- The Washington Times - Thursday, April 18, 2002

The Washington Redskins are considering a trade of their top draft pick to the Jacksonville Jaguars for the No.9 selection overall and a chance to draft Oregon quarterback Joey Harrington.
Washington vice president of football operations Joe Mendes said the Redskins are shopping their No.18 selection in Saturday's NFL Draft for a marquee player or several later selections. However, Harrington appears to be the Redskins' top desire.
Any trade isn't expected to take place before Jacksonville or perhaps the Kansas City Chiefs at No.8 are ready to pick. The Chiefs may take Harrington, and the Cincinnati Bengals might trade up from No.10 to get him.
Harrington's status is so tentative that he declined an invitation from the NFL to join five prominent players at the draft in New York, according to ESPN.com. Harrington will watch with family in Eugene, Ore., rather than risk a first-round free fall before a national audience.
Meanwhile, Washington's chances to sign Philadelphia Eagles middle linebacker Jeremiah Trotter increased yesterday when the Houston Texans traded for Buffalo Bills weakside linebacker Jay Foreman, who can play inside in the Texans' 3-4 defense.
Washington now appears to be the front-runner for Trotter over the Green Bay Packers and Minnesota Vikings with a multi-year deal that averages nearly $4million. The Packers postponed Trotter's visit today after deciding that the Redskins' offer was more than they were willing to pay. Vikings coach Mike Tice said reports that his team was interested were "absolutely untrue" and that only preliminary talks had occurred.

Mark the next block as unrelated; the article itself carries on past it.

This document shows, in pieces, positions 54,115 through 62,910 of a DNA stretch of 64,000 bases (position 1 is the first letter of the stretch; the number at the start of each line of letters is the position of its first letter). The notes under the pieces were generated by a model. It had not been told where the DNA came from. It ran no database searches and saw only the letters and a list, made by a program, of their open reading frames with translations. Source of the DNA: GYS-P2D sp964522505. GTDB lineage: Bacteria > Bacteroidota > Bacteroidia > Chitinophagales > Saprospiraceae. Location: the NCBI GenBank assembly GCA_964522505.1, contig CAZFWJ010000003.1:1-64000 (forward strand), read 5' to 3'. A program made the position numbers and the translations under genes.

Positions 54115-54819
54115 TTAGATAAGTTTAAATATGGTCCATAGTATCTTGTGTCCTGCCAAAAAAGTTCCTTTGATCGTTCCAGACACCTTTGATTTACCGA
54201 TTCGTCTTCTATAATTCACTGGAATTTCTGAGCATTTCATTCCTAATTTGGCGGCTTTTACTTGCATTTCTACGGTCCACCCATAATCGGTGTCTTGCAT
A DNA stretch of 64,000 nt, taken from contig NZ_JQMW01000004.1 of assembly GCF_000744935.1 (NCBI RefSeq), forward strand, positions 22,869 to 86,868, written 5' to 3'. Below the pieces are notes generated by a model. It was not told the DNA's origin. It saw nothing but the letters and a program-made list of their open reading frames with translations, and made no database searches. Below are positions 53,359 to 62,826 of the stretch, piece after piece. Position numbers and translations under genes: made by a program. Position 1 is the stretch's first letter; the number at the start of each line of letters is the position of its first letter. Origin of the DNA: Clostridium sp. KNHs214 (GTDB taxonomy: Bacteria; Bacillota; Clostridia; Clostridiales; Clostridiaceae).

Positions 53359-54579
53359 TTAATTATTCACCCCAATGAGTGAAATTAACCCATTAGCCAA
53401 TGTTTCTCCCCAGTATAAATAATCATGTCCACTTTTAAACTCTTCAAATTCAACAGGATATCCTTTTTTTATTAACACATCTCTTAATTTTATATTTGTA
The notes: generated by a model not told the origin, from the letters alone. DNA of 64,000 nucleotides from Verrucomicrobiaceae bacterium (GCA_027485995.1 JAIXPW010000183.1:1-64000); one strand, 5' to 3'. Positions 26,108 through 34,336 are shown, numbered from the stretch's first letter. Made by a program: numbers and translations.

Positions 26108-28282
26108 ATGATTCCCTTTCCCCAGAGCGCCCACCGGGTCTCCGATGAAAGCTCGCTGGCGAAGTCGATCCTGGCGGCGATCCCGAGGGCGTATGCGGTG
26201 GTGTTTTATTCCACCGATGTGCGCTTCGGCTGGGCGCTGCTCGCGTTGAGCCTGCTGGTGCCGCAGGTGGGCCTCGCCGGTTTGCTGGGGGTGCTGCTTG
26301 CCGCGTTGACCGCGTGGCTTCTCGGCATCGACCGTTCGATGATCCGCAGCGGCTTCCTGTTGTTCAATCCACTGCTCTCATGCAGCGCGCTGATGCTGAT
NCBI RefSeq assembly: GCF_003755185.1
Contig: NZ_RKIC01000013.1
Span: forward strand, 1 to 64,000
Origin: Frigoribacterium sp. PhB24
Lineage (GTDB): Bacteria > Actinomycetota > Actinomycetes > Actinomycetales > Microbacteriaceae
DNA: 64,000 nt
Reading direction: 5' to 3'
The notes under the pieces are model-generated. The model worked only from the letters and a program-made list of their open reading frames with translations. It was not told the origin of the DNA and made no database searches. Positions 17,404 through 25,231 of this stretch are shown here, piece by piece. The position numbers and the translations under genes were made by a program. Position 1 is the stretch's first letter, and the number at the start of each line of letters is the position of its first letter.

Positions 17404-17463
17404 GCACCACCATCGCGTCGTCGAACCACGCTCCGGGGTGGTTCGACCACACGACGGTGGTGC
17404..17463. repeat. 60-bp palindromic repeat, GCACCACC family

Trotter's agent, Jimmy Sexton, declined comment. Mendes routinely declines to discuss ongoing negotiations. However, a deal is now expected to be reached within days. Acquiring Harrington would be costly and would further strain the Redskins' $2million salary cap margin.
The Redskins probably would have to trade their first- and second-round picks this season and a high pick next year to entice the Jaguars into a trade. Washington doesn't have a third-round pick as part of a 2001 trade for former coach Marty Schottenheimer, meaning Harrington would be Washington's only player from the draft's opening day.
Jaguars coach Tom Coughlin doesn't want to drop too far in the draft in order to ensure he can still land Texas offensive tackle Mike Williams or Tennessee defensive tackle Albert Haynesworth. Neither player is likely to be available at the No.18 spot, so the Redskins would have to overcompensate the Jaguars to entice them to alter their draft strategy.
"You're not going to move too far down, because no one can get up there unless someone is willing to give you a great chunk of their draft," Coughlin said. "The value line is going to tell you exactly what that team can and can't do in terms of trying to make a fair deal."
Kansas City wants to draft North Carolina defensive tackle Ryan Sims but will take Harrington if Sims is already gone, as many mock drafts indicate he will be. The Chiefs already have resisted several chances to move up in the draft but are willing to move down if Sims is taken.
The Redskins' deal for Chicago Bears quarterback Shane Matthews is seemingly contingent on Harrington. The Redskins still could trade a late-round pick for Matthews if they fail to get Harrington but probably would pass if they draft the latter. Coach Steve Spurrier remains strongly supportive of quarterback Danny Wuerffel.
If the Redskins fail to get Harrington, they'll hope for one of the draft's four premier defensive tackles. However, many mock drafts have the quartet gone before the Redskins pick. Washington then would consider a receiver or guard. Colorado guard Anthony Gurode is well liked by some team officials. Florida receiver Reche Caldwell is a possible second-round choice.

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